My initial impressions of this beer are good – it pours a really gorgeous mahogany colour with a thin tan cap, and the aroma is appealing, with notes of caramel and cherry candy (I almost wrote “cherry cough drops,” but it’s not quite so medicinal). The body could do with a bit more heft, but it’s still adequate to carry the flavour, which follows on the aroma with some caramel and dark cherry, joined by a faint nuttiness, a suggestion of cocoa, and a moderate bitterness in the finish that doesn’t quite balance the sweetness, but comes pretty close.

In the end, it’s undeniably a fairly mainstream product, with the aromas and flavours being more restrained than they might be in a similar beer from a small craft brewery. But for a brewery the size of Keith’s/Labatt, it was an admirable and generally successful experiment, and one that has me really curious to try the Tartan Ale.

This Week on Taste T.O.: Wellington Silver Wheat Ale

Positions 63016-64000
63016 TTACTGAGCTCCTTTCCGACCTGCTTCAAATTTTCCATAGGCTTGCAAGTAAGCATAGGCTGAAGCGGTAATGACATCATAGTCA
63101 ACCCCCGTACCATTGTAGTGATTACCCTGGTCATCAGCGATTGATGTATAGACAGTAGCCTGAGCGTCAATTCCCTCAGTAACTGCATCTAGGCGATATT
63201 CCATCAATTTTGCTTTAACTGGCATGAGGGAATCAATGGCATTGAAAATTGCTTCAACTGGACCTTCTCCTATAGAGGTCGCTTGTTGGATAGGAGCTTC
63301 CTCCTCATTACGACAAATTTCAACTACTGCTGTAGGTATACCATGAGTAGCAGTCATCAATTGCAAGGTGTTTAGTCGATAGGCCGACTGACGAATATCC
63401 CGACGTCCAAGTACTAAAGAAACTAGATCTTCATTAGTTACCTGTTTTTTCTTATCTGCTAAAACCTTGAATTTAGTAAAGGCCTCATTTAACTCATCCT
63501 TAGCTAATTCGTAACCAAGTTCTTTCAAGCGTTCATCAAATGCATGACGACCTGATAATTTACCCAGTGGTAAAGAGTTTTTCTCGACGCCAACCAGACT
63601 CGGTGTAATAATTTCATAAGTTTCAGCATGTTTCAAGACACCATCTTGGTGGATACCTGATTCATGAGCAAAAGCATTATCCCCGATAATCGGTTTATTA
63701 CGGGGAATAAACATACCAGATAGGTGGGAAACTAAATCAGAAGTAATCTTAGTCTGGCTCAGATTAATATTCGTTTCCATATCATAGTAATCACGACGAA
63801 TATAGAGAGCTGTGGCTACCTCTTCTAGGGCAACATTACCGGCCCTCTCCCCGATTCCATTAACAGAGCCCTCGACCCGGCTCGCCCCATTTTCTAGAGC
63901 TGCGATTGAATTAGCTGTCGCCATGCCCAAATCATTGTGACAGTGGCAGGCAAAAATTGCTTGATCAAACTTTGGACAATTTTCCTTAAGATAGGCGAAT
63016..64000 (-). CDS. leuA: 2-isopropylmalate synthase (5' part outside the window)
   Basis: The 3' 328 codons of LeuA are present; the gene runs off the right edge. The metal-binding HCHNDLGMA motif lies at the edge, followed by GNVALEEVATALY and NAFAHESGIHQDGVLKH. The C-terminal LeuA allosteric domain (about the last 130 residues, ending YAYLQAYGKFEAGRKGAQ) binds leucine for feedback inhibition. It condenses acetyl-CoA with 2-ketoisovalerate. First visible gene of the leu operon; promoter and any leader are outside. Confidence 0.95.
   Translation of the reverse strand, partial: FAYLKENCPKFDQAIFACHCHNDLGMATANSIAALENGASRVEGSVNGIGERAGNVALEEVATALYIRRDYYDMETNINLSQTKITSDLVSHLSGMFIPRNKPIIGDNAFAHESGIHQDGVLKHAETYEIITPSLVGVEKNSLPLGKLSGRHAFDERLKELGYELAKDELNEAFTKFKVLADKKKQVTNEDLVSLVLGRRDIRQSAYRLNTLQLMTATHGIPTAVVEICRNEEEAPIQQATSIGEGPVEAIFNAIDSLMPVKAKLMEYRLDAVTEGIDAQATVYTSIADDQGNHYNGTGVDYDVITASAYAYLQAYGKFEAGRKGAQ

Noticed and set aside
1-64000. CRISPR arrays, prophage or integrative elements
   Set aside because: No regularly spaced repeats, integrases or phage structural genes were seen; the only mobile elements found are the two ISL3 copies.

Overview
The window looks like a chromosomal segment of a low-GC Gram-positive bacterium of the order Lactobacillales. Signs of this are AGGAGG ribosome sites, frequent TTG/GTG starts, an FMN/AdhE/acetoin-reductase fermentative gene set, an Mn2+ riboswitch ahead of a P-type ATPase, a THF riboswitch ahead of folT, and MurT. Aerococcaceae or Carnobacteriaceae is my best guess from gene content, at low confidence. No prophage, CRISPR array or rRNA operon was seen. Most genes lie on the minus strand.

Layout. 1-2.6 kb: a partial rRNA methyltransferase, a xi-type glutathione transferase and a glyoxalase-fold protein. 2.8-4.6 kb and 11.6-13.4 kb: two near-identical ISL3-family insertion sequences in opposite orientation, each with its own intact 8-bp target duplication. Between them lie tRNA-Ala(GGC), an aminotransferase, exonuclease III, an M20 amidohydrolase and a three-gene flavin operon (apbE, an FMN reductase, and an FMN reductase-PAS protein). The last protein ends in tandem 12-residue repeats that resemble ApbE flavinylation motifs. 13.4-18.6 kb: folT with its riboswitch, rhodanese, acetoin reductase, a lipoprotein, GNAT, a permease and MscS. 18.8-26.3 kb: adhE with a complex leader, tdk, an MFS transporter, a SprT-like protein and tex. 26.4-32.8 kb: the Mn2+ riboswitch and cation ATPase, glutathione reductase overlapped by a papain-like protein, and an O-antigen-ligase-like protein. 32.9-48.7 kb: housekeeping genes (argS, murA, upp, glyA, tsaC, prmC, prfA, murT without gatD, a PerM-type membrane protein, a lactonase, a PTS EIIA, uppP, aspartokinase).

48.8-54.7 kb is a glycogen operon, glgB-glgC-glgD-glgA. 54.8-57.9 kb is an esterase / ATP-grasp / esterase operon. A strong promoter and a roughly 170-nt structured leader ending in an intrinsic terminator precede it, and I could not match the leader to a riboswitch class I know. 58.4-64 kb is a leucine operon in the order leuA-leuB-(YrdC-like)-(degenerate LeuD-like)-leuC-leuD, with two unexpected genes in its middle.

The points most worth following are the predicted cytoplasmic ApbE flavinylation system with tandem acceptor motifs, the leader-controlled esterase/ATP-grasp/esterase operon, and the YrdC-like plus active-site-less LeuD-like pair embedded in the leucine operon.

While my “Beer of the Week” column on Taste T.O. usually features positive reviews of beers that I like – or occasionally, so-so reviews of beers that I can at least appreciate to some degree even if I don’t love them – it’s rare that I post a completely negative review.

But that’s what you’ll find there this week, as I have nothing good to say about Wellington Silver Wheat Ale, a complete mess of a beer that is made even worse by the fact that it was made to celebrate Wellington Brewery‘s 25th anniversary.

Most breweries take such milestones as an opportunity to create something really big and special and flavourful, but Wellington decided instead to go in the opposite direction, releasing a pale and light North American style wheat ale – and one afflicted with a multitude of flaws to boot.

Click here to share my pain, anger and disappointment.

This Week on Taste T.O.: Hitachino Nest Real Ginger Brew

My weekly column for Taste T.O. went up a little while ago, featuring a review of Hitachino Nest Real Ginger Brew.